It was when Bill found out that his father was terminally ill with cancer. Bill immediately flew to visit his family and to console his father. Elizabeth refused to go and stayed behind in the U.S. While Bill was away, his marital problems have aggravated. Bill started receiving extorting demands from Elizabeth. She requested Bill to sell his family’s house, give all the money to her or otherwise she threatened to file for divorce. At first, Bill tried to reconcile with his wife. However, over time he received thousands of such threats through emails and messages. Elizabeth made demands for $250,000. She said that if Bill did not come up with the money, she would tell the Immigration that their marriage was a fraud, that he would lose the green card and would be deported if he came back. Bill ignored the extortion attempts of his wife. He later found out that Elizabeth and her parents did in fact maliciously make false claims that their marriage was fraudulent in sworn statements sent to USCIS.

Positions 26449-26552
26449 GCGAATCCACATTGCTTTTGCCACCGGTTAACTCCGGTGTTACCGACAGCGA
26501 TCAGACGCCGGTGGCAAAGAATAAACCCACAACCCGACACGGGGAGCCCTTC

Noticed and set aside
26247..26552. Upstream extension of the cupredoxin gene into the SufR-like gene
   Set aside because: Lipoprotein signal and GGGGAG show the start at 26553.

Bill did not do anything about it and continued on with his life. Although he was not looking to remarry, he eventually met Andrea and found happiness in a new marriage. It was at that time when Bill filed an application for I-751 waiver to remove the conditions on his permanent residence. He received a Notice of Intent to Deny his case from USCIS based on the statements of fraud made by his ex-wife Elizabeth and her parents.